1 2 3 4 5 Displaying 15-21 of 33 Articles

Word lessons are everywhere--even on minivan billboards. The new ad campaign for the Honda Odyssey prominently features the neologism “Vanquility.”  Continue reading...
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Remember when marketers exhorted us to trade up, spend freely, and buy more? When grand, luxe, and premier were sprinkled like shaved truffles over ad copy? That was before the recession took a bite out of our wallets and our aspirations. Nowadays, it's fashionable (not to mention necessary) to live within one's means — or to just live without.  Continue reading...
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In theory, advertising copy doesn't need to be elegant or even eloquent: its job is to make us pay attention and take action. But should it adhere to generally accepted rules of spelling, punctuation, grammar, and syntax?  Continue reading...
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The "call to action" is one of the sacrosanct elements of ads and direct mail: Lose weight! Save money! Act now! How unorthodox, then, to discover calls to inaction — invitations to simply think — in a spate of recent ad campaigns.  Continue reading...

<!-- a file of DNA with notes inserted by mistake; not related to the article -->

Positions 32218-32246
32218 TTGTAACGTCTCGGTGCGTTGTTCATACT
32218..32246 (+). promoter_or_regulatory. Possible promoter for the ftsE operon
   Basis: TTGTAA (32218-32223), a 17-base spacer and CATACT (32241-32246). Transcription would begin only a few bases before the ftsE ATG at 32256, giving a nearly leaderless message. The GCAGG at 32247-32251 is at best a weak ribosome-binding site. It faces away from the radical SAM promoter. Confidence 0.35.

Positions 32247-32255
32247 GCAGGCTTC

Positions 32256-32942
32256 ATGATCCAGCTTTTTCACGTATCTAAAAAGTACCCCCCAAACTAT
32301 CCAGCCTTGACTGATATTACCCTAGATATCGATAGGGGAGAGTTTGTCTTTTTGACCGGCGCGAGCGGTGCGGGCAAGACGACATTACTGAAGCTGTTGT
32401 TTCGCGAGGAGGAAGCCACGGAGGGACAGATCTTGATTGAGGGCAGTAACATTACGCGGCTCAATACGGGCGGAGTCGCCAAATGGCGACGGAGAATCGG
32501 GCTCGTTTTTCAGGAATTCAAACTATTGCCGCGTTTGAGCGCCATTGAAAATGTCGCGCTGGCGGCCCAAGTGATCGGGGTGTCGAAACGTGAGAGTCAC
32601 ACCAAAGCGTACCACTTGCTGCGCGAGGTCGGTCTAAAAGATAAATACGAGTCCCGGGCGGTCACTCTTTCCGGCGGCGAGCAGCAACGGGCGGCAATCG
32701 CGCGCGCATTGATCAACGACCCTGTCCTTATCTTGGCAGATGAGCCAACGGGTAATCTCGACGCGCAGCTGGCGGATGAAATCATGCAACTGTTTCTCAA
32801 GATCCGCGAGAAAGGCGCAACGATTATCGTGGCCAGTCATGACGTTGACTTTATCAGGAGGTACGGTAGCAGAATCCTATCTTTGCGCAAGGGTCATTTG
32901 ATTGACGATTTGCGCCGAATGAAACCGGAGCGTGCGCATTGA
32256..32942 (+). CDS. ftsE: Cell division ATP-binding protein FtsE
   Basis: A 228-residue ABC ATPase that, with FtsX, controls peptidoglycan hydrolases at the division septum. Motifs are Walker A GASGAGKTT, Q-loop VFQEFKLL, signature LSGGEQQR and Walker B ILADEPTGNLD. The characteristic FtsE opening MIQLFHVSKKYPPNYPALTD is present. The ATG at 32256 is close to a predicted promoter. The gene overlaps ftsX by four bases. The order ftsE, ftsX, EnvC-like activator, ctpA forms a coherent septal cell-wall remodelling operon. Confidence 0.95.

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I've been seeing a lot of You lately. Not specifically you, dear reader, but You, the second-person advertorial. Yes, after years of talking about us, marketers have taken a shine to You. And they're eager to tell You just how important you are to their business.  Continue reading...
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My wife recently spotted the following perplexing line on Crabtree & Evelyn's website, advertising their hand soap:

Our gentle cleansing liquid soaps are pH-balanced and soap-free.

That's right, they're selling soap-free soap. I've heard of a "nothing-burger," but "nothing-soap"?  Continue reading...
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The minimalist billboard gets our attention: black capital letters against a stark white background. But the words spelled out by those letters are cryptic: SWORE RAY. Swore Ray? Ray swore? What did he say? And what do his profanities have to do with the advertiser, the Monte Carlo resort and casino in Las Vegas?  Continue reading...
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1 2 3 4 5 Displaying 15-21 of 33 Articles